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#23367 - 03/18/01 09:41 AM wrongeousness  
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paulb Offline
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Another quote from D H Lawrence's Kangaroo (which I've just finished reading):

"The heroic effort to carry out the old righteousness becomes at last sheer wrongeousness." (p. 348)

So what other word could he have used?


#23368 - 03/18/01 04:02 PM Re: wrongeousness  
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this too shall pass
well, not to put too fine a point on it, unrighteousness.


#23369 - 03/18/01 05:21 PM Re: wrongeousness  
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paulb>
Another quote from D H Lawrence's Kangaroo (which I've just finished reading):
"The heroic effort to carry out the old righteousness becomes at last sheer wrongeousness." (p. 348)
So what other word could he have used?


Now I have heard (make that read) everything! I cannot believe he said that! D.H.LAWRENCE?

I wonder if "wrongheadedness" crossed his mind and he thought "Nah, too common, wrongeousness is uglier, it will surely elicit a comment or two"





chronist

#23370 - 03/19/01 05:17 AM Re: wrongeousness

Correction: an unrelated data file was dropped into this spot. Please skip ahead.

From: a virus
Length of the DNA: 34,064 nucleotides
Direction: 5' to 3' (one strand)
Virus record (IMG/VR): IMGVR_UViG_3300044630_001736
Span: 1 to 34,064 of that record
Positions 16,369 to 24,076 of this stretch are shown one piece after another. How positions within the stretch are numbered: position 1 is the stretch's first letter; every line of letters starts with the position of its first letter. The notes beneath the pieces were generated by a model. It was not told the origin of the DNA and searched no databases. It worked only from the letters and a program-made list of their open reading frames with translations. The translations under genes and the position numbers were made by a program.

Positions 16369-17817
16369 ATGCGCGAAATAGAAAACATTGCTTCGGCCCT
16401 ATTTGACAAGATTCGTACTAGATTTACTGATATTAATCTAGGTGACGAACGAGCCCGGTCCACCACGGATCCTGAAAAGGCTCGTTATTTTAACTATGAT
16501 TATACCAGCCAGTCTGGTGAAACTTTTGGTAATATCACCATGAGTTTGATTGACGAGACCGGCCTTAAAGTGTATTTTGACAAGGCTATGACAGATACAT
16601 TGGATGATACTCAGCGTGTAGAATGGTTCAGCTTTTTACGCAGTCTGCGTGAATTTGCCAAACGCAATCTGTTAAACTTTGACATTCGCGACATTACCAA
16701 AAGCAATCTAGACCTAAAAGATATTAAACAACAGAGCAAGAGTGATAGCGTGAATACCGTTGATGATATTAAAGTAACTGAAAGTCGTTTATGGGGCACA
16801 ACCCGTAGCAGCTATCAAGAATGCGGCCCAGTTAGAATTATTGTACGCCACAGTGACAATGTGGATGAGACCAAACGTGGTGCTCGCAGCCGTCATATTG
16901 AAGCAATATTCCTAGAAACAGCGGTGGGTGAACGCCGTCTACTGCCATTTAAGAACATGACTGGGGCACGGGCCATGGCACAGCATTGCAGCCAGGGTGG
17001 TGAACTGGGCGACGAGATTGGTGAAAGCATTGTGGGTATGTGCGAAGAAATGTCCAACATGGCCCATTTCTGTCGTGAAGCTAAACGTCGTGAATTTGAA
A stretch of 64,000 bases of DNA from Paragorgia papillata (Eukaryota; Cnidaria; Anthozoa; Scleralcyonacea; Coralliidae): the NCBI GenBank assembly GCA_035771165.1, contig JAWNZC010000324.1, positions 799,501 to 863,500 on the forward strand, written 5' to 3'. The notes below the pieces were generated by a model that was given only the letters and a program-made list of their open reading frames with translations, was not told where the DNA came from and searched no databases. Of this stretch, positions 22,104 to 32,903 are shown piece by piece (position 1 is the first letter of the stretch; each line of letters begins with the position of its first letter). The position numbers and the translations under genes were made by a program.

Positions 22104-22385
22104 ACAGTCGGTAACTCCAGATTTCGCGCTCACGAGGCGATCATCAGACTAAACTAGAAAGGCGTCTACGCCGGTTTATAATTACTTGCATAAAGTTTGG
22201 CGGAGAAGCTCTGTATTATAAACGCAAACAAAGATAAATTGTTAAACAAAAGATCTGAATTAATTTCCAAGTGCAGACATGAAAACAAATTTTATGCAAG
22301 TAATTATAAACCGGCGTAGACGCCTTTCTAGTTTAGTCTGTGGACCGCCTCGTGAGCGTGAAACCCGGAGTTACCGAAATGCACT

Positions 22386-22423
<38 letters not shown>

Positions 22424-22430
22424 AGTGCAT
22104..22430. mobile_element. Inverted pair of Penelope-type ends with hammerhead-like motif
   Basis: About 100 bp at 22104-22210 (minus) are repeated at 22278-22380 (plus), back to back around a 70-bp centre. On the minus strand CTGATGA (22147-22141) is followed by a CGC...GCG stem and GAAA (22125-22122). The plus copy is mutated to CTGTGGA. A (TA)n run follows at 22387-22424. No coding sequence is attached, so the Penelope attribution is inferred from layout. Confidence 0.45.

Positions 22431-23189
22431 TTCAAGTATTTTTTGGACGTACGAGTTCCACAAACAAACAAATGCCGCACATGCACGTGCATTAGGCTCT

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I think wrongeousness was just a joke, not a serious coinage.

Bingley


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#23371 - 03/19/01 03:04 PM Re: wrongeousness  
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Think you are right, Bingley. But there is a serious pont underlying it - Tsuwm, I reckon defining something by its invert does not adduce a positive quality: eg, 'unsmooth' does not speak the same thought as 'rough'. Is there an alternative?


#23372 - 03/19/01 03:23 PM apposite opposites  
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Sparteye Offline
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In reply to:

I reckon defining something by its invert does not adduce a positive quality


Mav, you have struck upon an issue I must struggle with. In creative writing, I was always told to use a positive rather than negating a negative, so: "He was not unlike ..." would be "He was like ...".

[rant]
But, being not unlike something is not the same as being like something. In creative writing, you can usually find an alternative, but the nuances of the negative-negative become significant in legalese. I have had conversations with reporters who, understandably, want to avoid the negative-negative, but I try to emphasize to them that a finding of "not guilty" is NOT THE SAME as a finding of "innocent." One reporter said, "oh, yes it is," leaving me to explain the differences in burdens of proof and to wonder if he'd had high school civics.

I would prefer to avoid the negative-negative, but it can't always be done if you want to be accurate.
[/rant]

Thank you for listening. We now return you to your regularly scheduled programming.



#23373 - 03/19/01 03:23 PM Re: wrongeousness  
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this too shall pass
in spite of my silly grin, unrighteousness is a real word:

unrighteous adj.
1. Not righteous; evil; wicked; sinful; as, an unrighteous man.
2. Contrary to law and equity; unjust; as, an unrighteous decree or sentence.
un·righteous·ness n.

...certainly to be preferred over wrongeousness (an obvious nonce word :).


#23374 - 03/19/01 03:38 PM Th'excluded middle